Yeah, late-night DJs bear some similarities to librarians. So do the best book reviewers, film critics, wine journalists, food writers… See where I’m going with this: where do you draw the line? Who can’t you say librarians are like? I don’t know how useful it is to compare us to others; I think it might be a little confusing at times.

    It’s a pity you weren’t at Library Camp 2015. You would have enjoyed @jenbeardublin‘s pitch on the librarian’s elevator pitch.

    “What do you librarians do?”
    “I’m like a late-night DJ…”
    We could have had some fun there :)

    I’ll admit to being a grumpy middle-aged man, if other librarians want to compare themselves to DJs it’s up to them. I however am incomparable 

    Now, what about a post on the use of the term “rockstar librarian”?

  4. Thank you for clarifying. I can’t disagree with much of what you've written.
    However :)
    I can see where we are going here - it's a question of extent, how alike are we and where do we draw the line. That for me allows one to make the comparison and to be able to stand over it.
    And I wouldn't that the DJs i mentioned are the best at what they - though if you were asked for an exemplar of a certain more left field DJ many people would say John Peel - so to take the next step many could call him the best. To a lesser extent in an Irish context many might mention Dave Fanning.
    And the title of the piece probably covers me as well - librarians are a LOT like DJs - haven't said we completely alike, just alike. (when writing the piece I had some RTE sketch show in my head where a priest would talk about how like 'x' was to 'God' or religion)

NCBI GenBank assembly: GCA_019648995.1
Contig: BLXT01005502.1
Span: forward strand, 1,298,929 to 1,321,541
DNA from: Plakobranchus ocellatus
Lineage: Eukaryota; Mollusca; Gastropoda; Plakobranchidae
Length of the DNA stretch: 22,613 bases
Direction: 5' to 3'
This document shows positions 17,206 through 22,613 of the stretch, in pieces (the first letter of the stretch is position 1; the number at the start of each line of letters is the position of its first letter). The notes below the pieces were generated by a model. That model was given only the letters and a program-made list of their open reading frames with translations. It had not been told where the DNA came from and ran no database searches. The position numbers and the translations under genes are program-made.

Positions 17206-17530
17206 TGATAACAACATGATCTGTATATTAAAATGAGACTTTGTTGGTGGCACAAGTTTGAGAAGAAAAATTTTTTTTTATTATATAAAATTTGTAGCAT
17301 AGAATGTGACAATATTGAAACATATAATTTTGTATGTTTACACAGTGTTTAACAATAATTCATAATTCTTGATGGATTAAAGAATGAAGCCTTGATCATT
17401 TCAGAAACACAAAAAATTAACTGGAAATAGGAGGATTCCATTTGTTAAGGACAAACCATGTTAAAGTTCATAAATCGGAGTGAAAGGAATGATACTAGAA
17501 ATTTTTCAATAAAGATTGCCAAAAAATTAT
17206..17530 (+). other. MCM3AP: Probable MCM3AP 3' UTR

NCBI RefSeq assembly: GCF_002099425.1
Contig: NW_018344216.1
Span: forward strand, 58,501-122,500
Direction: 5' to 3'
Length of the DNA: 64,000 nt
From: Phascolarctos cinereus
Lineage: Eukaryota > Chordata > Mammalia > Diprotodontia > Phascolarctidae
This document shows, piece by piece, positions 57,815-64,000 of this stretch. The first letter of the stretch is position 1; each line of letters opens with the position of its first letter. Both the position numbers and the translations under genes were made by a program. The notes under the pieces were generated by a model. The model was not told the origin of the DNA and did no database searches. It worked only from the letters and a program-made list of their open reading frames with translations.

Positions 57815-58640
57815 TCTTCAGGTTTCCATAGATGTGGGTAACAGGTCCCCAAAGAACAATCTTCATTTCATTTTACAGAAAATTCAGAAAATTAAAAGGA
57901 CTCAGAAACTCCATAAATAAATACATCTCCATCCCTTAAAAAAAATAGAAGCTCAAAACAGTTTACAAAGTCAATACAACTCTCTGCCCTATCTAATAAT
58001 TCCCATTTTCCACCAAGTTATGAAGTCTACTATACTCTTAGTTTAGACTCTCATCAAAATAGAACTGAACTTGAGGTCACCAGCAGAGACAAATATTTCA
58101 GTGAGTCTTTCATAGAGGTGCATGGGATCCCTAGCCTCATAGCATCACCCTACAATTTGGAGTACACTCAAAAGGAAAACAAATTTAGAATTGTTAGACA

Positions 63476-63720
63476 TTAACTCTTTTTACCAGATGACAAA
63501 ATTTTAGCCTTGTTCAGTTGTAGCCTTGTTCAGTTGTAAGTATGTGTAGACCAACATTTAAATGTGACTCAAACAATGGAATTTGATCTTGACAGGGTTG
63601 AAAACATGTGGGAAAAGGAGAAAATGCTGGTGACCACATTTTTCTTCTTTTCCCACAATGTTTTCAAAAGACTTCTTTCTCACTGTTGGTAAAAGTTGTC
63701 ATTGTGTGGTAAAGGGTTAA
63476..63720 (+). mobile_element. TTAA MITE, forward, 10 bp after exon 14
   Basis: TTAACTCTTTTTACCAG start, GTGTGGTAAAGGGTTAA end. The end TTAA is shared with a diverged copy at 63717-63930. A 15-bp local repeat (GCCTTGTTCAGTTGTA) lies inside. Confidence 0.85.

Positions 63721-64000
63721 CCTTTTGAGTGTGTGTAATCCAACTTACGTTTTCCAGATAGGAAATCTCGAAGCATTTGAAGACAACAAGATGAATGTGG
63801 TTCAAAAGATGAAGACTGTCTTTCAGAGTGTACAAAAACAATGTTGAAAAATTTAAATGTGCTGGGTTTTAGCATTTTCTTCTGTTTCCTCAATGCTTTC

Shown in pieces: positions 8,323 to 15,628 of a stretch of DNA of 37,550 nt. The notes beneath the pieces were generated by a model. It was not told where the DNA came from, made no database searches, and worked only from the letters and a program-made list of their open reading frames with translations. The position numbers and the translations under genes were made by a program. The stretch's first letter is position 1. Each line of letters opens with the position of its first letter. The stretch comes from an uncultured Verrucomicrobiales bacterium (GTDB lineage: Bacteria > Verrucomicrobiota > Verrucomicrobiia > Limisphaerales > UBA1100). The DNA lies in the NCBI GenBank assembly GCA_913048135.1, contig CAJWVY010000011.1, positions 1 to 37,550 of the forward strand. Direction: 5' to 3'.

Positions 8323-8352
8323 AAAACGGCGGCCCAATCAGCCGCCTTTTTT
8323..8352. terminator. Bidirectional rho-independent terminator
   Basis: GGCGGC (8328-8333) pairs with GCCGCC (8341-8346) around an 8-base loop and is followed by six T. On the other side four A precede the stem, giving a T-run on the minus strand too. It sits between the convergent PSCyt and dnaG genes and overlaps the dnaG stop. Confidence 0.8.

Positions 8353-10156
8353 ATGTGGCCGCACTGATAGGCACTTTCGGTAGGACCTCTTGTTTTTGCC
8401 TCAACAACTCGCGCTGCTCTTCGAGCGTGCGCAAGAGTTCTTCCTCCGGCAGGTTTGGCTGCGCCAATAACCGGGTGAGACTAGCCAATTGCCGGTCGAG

alas, I couldn't make Library Camp this year. and that would be a fun pitch...
    And I will give the last word to @jimxcomet (DJ and Cork legend) who posted a comment on Facebook on the post

    Great article. Completely agree. Without good djs to guide people through the maze that is music so much will be forgotten or lost. Spotify or iTunes can never take the place of something like that.
    Btw haven't heard that Church track in about 30 years :)

  5. All I'm going to add here is I think the *third* Velvet Underground record is a better album ;)

  6. Enjoyed your post - music to my ears (pun possibly intended).

    Here's my take from 2008, making a similar comparison with the role of the DJ in dance music culture:


    It was pre-Spotify, but downloading (legal and otherwise) had been around for a few years and was challenging the idea of DJs managing to hold onto any exclusives; while the Open Access movement was having a similar effect in making the 'gatekeeper'/collector role increasingly irrelevant in the academic sector where I worked.

    I should probably write an update sometime, things have moved on a lot since then!